One of the themes to emerge from this busy day of connections, achievements and insights has been the choice of practitioners to become compassionate in what they do. In several discussions today it became clear that most people experience the practitioners they encounter as somewhat detached, even non-involved, in the outcomes of their work with people. Having trained as a person-centred counsellor many years before my spiritual journey became the focus of my life I understood that the relationship between counsellor and client was a major part of the therapy. Working at a relational depth that allows the counsellor access to the client’s inner world seemed to me to be an obvious way of starting from where the client was. It was a bit of a surprise to explore other modalities as a professional counsellor and realise that starting with the client’s inner world didn’t always apply. Although I met many compassionate people working as counsellors it seemed that when they stepped into their professional role they unhooked or bypassed that loving feeling.
As a counsellor I used to believe that I could counsel anyone about anything so long as I had had the ‘right’ training. I studied specialisms & specific ‘illnesses’. I researched abnormal psychology. Armed with this knowledge – whether I really understood or not – I launched myself into work with clients confident that I could relate to them no matter what the issue. After all, knowledge plus a listening ear would help me enter their world once we had formed a relational bond. As I learned more and more about relationships, positive and negative, as a therapist, my experiences steered me to think deeply about compassion. How could someone describe their inner world in a space that felt safe enough to do so unless there was some show of empathy? Perhaps understanding wasn’t actually enough. I feel that this was the point when I began to look for the spiritual aspects of counselling and began the journey into my own mediumship.
Compassion is a word that is thrown around a lot nowadays. It’s a buzz word, a short cut for some kind of loving kindness that we can all express. One dictionary definition is ‘sympathetic pity and concern for the sufferings or misfortunes of others.’ Not sure I would want sympathy and pity when I was experiencing life’s challenges. Another definition is ‘the response to the suffering of others that motivates a desire to help.’ The second definition is certainly more to my liking. But here is a definition I really love – ‘Compassion is passion with a heart’. When I work I am following my passion. I put all of my heart into what I do and hope that the relationships that are formed will enable others to change whatever they wish to in their lives. I can’t think of a better reason to run a spiritual business.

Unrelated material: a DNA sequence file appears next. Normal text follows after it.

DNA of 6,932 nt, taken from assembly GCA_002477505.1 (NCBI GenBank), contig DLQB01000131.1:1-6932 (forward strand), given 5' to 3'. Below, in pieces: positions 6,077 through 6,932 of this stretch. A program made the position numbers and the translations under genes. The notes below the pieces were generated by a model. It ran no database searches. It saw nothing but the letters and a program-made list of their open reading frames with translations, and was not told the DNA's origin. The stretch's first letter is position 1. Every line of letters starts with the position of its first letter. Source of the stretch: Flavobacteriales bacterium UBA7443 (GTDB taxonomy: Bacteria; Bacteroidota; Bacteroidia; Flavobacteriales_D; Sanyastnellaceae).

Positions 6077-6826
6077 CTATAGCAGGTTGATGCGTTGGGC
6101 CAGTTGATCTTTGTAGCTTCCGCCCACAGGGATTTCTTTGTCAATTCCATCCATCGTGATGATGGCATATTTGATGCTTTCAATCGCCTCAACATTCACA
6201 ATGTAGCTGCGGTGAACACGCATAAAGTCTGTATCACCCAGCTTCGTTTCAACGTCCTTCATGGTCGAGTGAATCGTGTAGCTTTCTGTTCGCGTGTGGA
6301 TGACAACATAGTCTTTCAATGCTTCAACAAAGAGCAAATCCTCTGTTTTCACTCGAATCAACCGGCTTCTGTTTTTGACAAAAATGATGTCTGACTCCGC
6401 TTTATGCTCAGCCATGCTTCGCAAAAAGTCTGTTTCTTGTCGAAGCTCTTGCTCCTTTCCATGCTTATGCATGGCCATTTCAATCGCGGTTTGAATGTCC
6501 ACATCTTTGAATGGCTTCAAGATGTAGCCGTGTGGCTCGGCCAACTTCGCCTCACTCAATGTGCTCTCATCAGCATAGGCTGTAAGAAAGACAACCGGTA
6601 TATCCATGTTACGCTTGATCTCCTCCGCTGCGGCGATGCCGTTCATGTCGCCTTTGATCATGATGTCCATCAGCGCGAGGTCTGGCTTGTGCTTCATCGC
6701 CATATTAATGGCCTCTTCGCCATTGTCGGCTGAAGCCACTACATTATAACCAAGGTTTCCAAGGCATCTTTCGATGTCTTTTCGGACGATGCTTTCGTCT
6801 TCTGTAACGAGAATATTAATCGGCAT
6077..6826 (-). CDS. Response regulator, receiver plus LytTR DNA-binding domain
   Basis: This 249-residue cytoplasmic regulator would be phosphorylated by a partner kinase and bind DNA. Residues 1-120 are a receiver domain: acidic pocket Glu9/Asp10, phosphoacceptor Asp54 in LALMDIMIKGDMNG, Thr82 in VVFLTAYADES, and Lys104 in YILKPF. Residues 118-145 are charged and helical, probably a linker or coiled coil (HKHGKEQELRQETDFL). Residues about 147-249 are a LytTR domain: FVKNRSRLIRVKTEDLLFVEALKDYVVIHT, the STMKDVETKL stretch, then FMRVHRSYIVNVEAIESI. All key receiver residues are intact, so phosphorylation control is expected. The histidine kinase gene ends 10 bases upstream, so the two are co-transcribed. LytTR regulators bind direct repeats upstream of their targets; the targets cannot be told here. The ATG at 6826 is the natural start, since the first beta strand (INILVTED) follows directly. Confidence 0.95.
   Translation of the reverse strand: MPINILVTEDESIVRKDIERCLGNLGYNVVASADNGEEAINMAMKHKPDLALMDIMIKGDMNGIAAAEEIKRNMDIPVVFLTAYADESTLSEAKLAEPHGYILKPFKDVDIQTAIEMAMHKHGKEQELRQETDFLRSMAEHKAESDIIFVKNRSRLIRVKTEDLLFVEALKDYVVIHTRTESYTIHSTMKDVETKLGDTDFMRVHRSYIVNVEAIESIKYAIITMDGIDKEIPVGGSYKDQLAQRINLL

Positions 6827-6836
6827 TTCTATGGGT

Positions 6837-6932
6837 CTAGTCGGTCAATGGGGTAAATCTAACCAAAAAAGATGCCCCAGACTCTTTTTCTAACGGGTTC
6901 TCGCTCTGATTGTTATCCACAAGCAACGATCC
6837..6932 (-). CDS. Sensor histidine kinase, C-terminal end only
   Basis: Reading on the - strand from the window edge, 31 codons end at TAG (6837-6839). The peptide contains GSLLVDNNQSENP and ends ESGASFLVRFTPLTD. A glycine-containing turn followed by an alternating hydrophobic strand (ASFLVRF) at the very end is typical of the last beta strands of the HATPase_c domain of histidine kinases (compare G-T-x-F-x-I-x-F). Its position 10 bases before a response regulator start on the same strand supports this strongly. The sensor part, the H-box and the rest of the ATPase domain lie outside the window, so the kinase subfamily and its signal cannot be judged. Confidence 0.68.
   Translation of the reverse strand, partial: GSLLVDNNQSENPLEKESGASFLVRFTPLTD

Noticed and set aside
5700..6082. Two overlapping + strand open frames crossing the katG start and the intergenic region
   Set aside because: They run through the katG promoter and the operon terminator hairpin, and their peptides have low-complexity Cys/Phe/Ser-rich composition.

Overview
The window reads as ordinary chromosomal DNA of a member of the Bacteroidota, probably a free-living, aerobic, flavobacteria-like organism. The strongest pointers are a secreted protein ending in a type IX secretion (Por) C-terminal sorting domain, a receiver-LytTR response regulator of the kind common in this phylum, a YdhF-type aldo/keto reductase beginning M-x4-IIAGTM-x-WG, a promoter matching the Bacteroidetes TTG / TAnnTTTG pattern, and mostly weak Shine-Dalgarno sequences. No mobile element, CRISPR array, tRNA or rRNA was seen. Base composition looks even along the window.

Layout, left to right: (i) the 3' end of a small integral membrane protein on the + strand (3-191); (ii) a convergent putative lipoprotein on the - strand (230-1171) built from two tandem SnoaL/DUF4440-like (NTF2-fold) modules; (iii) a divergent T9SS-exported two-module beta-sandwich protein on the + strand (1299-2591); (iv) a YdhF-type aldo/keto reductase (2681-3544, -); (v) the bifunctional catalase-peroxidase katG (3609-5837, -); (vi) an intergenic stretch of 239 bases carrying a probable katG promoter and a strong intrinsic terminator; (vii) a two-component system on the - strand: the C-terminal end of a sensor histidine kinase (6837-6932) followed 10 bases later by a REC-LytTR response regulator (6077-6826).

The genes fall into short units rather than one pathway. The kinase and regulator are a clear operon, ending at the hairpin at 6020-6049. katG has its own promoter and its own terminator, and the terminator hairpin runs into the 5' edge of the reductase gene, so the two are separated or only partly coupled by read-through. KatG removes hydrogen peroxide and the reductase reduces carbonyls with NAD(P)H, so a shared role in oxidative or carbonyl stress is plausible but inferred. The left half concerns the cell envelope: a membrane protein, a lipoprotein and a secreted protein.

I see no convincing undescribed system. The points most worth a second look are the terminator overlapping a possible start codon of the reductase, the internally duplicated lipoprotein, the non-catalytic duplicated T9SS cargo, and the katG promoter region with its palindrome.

It’s often said that you get the clients you need. Clients are mirrors for the practitioner to see their own reflection in too. If we offer positive relationships, based on honesty, tough love and compassion, both the practitioner and the client can practice relating in a deeper and more meaningful way. I am surrounded by some wonderful practitioners who also have a passion for thier work that demonstrates compassion combined with professionalism. We love that we can support people from whatever their starting point is. Making relationships that listen to the inner person, validates their experiences and offers choices is a very empowering experience for both parties in the relationship.
I feel that this is a new model of working which gives a greater choice to all. Too many professionals work from a knowledge base that insists on a detachment from the warmer emotions that we might naturally feel when seeing someone’s struggles. Teaching, medicine, law, government, care & support systems all present an opportunity for services to be delivered with compassion. Too often the ‘system’ takes over and the users become numbers, nameless & faceless, sent away with a quick fix solution. The people who have the passion for service in these professions are eventually driven away by the frustration of not being able to start their work from the heart of the client’s issues. For many people the service they receive becomes a ‘one size fits all’ sheep dip process.
I am fortunate that I can run my Centre in whatever way I feel is best. We will continue to offer compassionate professionalism in whatever we do. If you are passionate about helping, can start from where the other person needs you to start and want to make a difference to they way services are organised please share this blog. The more we discuss compassion as a natural part of our working lives the faster we can really make a significant change in the lives of those who we feel compassionate towards.
Day 136 of my blogging challenge.